Lake Tahoe scientists prep to eradicate larger areas of Asian clam infestation this summer | SierraSun.com

Lake Tahoe scientists prep to eradicate larger areas of Asian clam infestation this summer

Annie Flanzraich
Sierra Sun

Sun File PhotoAsian clams.

SOUTH LAKE TAHOE, Calif. and#8212; Clams beware and#8212; the scientists are out to get you; consider the Fourth of July your judgment day.

This summer Tahoe scientists will continue to eradicate portions of the Asian clam population in Lake Tahoe by putting rubber tarps over areas of their nesting grounds. As proven by tests last summer, the tarps suffocate the clams and can kill off small populations. After the Fourth of July, scientists will test the method on larger areas and#8212; two half-acre plots near Lakeside Marina and Marla Bay.

and#8220;We don’t have a day nailed down yet; we need to make sure we are operating in a manner that works for the water purveyors,and#8221; said Ted Thayer, Tahoe Regional Planning Agency Aquatic Invasive Species Program manager.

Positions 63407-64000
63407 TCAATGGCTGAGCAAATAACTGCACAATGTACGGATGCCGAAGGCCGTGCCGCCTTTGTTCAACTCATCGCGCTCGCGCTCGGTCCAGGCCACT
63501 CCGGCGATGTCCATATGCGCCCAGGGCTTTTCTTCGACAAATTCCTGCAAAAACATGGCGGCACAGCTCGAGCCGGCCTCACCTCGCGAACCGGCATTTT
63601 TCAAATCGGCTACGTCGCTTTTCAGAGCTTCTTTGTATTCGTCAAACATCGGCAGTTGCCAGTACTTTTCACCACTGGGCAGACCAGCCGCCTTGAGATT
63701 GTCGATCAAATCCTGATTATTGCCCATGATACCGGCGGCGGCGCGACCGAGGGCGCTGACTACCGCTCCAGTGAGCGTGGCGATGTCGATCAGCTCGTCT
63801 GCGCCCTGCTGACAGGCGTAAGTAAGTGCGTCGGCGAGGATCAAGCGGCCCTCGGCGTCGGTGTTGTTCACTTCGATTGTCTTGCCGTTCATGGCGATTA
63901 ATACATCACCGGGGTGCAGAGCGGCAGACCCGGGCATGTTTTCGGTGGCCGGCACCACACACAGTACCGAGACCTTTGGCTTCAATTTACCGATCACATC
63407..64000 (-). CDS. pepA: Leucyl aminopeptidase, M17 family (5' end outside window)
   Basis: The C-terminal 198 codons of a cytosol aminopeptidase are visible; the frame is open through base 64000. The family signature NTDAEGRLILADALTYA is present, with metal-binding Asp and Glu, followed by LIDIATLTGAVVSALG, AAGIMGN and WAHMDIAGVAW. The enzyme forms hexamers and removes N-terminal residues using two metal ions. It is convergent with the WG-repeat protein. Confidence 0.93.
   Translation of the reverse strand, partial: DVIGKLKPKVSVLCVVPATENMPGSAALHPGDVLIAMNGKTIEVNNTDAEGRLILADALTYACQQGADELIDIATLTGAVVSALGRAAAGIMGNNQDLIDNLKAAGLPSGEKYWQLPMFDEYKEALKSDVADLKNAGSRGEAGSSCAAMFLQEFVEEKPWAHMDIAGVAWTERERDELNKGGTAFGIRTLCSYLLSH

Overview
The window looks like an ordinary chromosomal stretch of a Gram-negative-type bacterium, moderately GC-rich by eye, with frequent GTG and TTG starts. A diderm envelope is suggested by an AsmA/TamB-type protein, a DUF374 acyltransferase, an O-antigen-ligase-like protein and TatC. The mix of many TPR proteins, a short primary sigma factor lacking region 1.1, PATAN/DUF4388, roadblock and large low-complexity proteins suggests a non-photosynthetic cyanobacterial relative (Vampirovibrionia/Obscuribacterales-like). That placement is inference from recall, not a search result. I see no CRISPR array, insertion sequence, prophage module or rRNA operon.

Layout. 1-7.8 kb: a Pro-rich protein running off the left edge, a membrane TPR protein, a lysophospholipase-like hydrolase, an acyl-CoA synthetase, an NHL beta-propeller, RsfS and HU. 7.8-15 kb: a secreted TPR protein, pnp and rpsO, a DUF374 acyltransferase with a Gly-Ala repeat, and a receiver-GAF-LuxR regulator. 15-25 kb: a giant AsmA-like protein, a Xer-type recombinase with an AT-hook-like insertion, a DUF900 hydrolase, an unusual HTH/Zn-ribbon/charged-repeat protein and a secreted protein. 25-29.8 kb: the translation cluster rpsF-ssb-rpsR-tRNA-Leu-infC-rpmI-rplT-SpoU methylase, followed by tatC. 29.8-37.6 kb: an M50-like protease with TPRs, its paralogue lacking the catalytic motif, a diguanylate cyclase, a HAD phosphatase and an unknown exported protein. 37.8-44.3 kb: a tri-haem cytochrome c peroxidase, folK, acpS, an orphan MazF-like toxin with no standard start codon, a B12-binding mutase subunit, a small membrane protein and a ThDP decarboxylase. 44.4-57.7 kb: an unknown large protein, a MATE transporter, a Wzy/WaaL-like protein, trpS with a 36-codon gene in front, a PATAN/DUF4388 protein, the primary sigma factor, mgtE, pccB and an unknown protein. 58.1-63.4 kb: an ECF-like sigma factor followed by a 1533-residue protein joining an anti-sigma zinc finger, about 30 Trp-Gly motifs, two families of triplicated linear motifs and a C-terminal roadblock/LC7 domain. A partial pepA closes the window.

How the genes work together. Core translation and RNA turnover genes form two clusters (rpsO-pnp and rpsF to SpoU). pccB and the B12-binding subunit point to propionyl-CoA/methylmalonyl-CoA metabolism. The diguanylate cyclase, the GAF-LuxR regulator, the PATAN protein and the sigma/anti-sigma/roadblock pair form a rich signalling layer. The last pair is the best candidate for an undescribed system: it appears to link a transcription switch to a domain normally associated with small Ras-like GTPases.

The thumbnail-size clams were discovered in small groups in 2002. Since then, they have grown in population and cover many areas along Tahoe’s southeast shore.

A bloom of algae in Marla Bay in 2008 was linked to clam excretions. The clams could also alter water chemistry and increase the level of calcium in Tahoe, making it easier for invasive quagga or zebra mussels to grow in the lake, scientists said.

Last summer scientists put six 10 by 10 foot sheets of rubber on Asian clam population in the same area near Marla Bay and right outside Lakeside Marina. For the next two months they tracked how many clams died.

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After 28 days at peak summer temperatures, 100 percent of the clams were dead. Warmer temperatures increase the clams’ need for oxygen and therefore kill them faster, said Marion Wittmann, a UC-Davis scientist.

This year’s project will cost $412,000, funded by Southern Nevada Public Land Management Act through the U.S. Fish and Wildlife Service and funds from the Nevada Division of State Lands.